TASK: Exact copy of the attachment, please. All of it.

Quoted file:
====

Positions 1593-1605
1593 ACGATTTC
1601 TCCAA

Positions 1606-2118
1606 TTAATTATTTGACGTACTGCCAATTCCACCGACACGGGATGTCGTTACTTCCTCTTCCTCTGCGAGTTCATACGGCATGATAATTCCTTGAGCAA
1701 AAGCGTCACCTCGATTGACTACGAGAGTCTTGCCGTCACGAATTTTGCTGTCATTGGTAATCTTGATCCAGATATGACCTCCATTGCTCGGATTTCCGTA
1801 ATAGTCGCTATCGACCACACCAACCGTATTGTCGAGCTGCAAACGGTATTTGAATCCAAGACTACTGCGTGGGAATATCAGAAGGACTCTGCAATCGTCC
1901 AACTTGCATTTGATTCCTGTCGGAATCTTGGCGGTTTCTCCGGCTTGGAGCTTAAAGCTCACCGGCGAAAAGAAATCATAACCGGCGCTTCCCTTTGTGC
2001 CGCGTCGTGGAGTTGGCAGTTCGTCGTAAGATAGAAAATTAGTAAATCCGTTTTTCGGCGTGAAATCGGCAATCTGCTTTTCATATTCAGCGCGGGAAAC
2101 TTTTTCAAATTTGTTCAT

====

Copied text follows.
Positions 1593-1605
1593 ACGATTTC
1601 TCCAA

Positions 1606-2118
1606 TTAATTATTTGACGTACTGCCAATTCCACCGACACGGGATGTCGTTACTTCCTCTTCCTCTGCGAGTTCATACGGCATGATAATTCCTTGAGCAA
1701 AAGCGTCACCTCGATTGACTACGAGAGTCTTGCCGTCACGAATTTTGCTGTCATTGGTAATCTTGATCCAGATATGACCTCCATTGCTCGGATTTCCGTA
1801 ATAGTCGCTATCGACCACACCAACCGTATTGTCGAGCTGCAAACGGTATTTGAATCCAAGACTACTGCGTGGGAATATCAGAAGGACTCTGCAATCGTCC
1901 AACTTGCATTTGATTCCTGTCGGAATCTTGGCGGTTTCTCCGGCTTGGAGCTTAAAGCTCACCGGCGAAAAGAAATCATAACCGGCGCTTCCCTTTGTGC
2001 CGCGTCGTGGAGTTGGCAGTTCGTCGTAAGATAGAAAATTAGTAAATCCGTTTTTCGGCGTGAAATCGGCAATCTGCTTTTCATATTCAGCGCGGGAAAC
2101 TTTTTCAAATTTGTTCAT